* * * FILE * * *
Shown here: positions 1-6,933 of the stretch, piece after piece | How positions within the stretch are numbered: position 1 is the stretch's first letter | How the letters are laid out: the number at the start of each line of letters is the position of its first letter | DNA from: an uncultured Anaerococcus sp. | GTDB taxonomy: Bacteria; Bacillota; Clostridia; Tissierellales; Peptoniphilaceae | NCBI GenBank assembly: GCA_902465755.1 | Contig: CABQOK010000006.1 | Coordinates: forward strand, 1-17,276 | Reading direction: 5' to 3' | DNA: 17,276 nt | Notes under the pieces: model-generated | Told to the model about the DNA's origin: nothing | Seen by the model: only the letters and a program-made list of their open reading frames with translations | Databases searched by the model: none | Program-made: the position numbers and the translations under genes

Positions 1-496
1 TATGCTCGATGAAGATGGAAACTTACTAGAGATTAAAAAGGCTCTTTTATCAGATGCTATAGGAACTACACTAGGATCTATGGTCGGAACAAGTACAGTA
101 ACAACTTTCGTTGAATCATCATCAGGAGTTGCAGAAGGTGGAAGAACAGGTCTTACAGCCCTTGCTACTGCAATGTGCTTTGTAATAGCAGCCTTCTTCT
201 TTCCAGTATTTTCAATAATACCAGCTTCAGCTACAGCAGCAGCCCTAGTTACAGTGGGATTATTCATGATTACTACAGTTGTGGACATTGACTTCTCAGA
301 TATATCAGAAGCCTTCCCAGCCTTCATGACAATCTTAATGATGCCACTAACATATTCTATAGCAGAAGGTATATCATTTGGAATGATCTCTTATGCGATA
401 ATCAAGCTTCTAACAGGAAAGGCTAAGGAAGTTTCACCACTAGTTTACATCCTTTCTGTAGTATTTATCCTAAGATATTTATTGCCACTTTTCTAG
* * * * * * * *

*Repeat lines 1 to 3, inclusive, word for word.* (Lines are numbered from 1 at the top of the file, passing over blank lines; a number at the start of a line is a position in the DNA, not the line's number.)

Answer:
Shown here: positions 1-6,933 of the stretch, piece after piece | How positions within the stretch are numbered: position 1 is the stretch's first letter | How the letters are laid out: the number at the start of each line of letters is the position of its first letter | DNA from: an uncultured Anaerococcus sp. | GTDB taxonomy: Bacteria; Bacillota; Clostridia; Tissierellales; Peptoniphilaceae | NCBI GenBank assembly: GCA_902465755.1 | Contig: CABQOK010000006.1 | Coordinates: forward strand, 1-17,276 | Reading direction: 5' to 3' | DNA: 17,276 nt | Notes under the pieces: model-generated | Told to the model about the DNA's origin: nothing | Seen by the model: only the letters and a program-made list of their open reading frames with translations | Databases searched by the model: none | Program-made: the position numbers and the translations under genes

Positions 1-496
1 TATGCTCGATGAAGATGGAAACTTACTAGAGATTAAAAAGGCTCTTTTATCAGATGCTATAGGAACTACACTAGGATCTATGGTCGGAACAAGTACAGTA